A ravenous raven is a resourceful raven

The Yukon bird since 1985, the ubiquitous raven arrives out of nowhere and disappears just as quickly. It all depends on the food supply. They are a very social bird, often seen in pairs, but also in great mobs especially in winter on a food source.
Scientific testing has proven these are very intelligent creatures and they do seem to plan out some of their chicanery. As an example, watch how two ravens empty the chained dog’s food dish. One bird makes all kinds of sounds and lands just beyond the reach of the dog on the now fully extended chain.

This bird dances and squawks, keeping the dog busy, while the other bird eats from the food dish. The birds then trade places and the second birds gets to eat. Another indicator of raven savvy is the attack on the jumbo bag of dog or cat food, sitting unprotected in the back of a pickup truck. You won’t see them tearing into a 12-pack of toilet tissue because they know the difference. Nothing is safe in a black plastic garbage bag, at least until the birds have torn it open to see if the contents meet raven standards for edibility.

They are usually very wary of humans, but will group just outside your vehicle window if you are passing out food samples or the end of a sandwich. If you stay in your vehicle they can be coaxed to land on your hood or mirror and take food from your hand. In winter I usually carry some dog or cat kibble in a Tupperware container to throw out into the parking lots of big box stores. A crowd soon gathers and they can be brought nearer by throwing the kibble closer to the truck.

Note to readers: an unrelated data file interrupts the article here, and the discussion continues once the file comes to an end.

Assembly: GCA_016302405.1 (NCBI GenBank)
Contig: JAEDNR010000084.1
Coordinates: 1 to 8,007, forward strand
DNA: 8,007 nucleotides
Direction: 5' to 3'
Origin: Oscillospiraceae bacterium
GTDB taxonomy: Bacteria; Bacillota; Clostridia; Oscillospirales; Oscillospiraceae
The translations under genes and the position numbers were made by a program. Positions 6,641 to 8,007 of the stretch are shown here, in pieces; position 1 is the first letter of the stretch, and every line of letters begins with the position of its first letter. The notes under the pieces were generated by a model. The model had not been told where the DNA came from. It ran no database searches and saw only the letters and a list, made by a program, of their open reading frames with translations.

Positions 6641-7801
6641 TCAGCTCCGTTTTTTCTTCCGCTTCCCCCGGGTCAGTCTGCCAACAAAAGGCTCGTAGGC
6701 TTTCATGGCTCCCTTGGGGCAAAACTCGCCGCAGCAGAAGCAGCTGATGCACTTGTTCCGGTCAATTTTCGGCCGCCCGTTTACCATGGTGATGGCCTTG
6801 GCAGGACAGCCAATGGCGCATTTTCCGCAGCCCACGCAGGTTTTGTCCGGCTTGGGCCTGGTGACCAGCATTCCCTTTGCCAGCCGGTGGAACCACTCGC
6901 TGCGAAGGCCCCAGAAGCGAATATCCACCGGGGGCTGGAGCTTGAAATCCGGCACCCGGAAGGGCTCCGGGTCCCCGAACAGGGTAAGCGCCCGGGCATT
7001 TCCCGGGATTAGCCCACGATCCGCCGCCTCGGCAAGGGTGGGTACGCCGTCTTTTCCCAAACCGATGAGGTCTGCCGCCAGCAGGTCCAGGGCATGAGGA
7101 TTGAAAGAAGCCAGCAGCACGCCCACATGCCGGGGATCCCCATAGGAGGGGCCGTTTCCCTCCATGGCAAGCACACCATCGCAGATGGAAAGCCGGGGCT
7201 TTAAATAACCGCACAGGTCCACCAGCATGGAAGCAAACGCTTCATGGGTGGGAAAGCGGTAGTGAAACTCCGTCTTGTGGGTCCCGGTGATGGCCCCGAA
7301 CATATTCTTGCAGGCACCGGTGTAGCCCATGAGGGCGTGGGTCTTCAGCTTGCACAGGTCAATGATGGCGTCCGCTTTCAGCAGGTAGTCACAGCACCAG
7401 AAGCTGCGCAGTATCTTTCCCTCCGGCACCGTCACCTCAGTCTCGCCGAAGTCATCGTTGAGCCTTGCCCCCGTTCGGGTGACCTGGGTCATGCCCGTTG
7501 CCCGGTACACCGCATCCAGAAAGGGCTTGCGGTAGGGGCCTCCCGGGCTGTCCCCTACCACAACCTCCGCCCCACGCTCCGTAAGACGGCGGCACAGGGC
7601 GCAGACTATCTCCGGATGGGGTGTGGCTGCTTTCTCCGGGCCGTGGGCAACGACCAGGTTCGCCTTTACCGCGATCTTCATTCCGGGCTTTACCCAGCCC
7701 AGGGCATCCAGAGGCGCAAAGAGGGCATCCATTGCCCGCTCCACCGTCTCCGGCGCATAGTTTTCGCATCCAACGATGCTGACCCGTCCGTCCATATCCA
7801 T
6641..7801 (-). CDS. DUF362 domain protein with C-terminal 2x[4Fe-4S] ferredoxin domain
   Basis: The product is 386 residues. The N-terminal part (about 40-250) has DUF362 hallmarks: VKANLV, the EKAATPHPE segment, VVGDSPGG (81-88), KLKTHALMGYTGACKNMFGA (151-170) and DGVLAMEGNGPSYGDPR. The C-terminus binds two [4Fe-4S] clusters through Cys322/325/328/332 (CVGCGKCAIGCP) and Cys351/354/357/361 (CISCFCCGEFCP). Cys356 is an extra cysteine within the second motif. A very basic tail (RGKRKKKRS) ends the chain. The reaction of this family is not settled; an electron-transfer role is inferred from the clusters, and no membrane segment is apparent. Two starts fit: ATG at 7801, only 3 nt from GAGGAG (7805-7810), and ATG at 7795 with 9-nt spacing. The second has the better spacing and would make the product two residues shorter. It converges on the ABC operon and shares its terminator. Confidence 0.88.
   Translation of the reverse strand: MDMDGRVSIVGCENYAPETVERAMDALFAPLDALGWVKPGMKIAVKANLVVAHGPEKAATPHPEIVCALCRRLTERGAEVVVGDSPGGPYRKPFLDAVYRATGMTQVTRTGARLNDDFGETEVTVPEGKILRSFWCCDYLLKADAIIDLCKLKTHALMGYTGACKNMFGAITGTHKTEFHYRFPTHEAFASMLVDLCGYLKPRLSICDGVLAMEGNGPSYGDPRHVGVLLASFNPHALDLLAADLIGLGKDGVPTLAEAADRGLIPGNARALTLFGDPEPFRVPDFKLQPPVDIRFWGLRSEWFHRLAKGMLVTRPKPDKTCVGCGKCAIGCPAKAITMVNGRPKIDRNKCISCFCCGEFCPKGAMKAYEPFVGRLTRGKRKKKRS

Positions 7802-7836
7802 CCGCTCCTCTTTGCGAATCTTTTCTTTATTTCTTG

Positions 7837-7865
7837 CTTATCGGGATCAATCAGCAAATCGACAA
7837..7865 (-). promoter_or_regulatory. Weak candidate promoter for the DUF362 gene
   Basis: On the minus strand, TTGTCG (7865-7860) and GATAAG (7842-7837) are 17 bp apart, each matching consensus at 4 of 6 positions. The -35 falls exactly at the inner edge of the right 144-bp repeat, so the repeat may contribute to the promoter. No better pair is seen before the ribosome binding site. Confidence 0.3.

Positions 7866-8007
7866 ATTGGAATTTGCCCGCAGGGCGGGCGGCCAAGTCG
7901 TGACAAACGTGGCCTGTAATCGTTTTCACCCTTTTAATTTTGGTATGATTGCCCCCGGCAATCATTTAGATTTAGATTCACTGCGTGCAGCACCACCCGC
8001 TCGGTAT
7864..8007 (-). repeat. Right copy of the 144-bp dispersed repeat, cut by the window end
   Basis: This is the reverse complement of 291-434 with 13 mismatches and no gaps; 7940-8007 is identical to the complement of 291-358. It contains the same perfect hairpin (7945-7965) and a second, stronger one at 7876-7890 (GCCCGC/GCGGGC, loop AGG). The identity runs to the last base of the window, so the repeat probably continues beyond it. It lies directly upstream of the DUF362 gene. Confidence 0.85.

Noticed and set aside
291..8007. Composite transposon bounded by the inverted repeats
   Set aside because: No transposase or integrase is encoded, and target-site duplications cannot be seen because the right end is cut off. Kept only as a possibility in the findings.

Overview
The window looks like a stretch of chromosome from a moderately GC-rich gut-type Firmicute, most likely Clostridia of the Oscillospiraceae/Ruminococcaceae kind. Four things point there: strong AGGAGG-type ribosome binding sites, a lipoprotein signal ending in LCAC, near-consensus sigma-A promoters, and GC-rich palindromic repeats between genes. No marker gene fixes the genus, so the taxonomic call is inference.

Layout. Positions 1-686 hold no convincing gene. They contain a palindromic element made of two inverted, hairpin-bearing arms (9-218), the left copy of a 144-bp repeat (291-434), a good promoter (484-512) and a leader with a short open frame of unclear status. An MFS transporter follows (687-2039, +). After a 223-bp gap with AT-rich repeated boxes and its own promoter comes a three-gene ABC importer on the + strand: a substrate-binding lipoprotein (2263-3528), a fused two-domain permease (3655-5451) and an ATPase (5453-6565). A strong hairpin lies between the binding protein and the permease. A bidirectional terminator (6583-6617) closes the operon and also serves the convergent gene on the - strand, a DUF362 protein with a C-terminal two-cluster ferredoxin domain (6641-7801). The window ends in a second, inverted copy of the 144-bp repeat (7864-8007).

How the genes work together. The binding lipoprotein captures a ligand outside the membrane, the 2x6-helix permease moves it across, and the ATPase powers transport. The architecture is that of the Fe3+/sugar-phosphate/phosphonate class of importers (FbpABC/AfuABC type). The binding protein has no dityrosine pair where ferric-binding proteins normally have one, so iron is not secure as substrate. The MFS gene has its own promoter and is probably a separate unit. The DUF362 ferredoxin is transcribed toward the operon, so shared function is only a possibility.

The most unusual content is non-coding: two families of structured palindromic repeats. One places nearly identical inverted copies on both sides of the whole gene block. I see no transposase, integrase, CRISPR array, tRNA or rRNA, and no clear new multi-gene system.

Ravens are often around our cabin. One day I watched a raven land directly under a plastic milk jug bird feeder. The bird paused only a second and then flew up into the bottom of the suspended milk jug, spilling the sunflower seeds on the ground where they could be eaten.

Just a few weeks ago at the cabin, I noticed a solo raven busily pecking away at the ground at the front of my vehicle, about 30 or 40 metres from me. Off and on over the next hour or so I noticed the bird was still busy at the same spot. A while later, I went to close the vehicle windows as rain was threatening. There on the driver’s seat were two different size Ziploc bags with long slashes through the flat sides. The bags were empty except for a few crumbs and I quickly realized that these had been my snack bags, full of at least seven Clif bars and numerous granola-type bars. These full bags had been stuffed in under my driver’s seat. The bird would have had to land on my window sill, hop onto the seat, crawl into the tight space under the steering wheel, locate and retrieve both bags, then exit the same route it used to enter.
The bird had likely done this before and the experience was educational for me.

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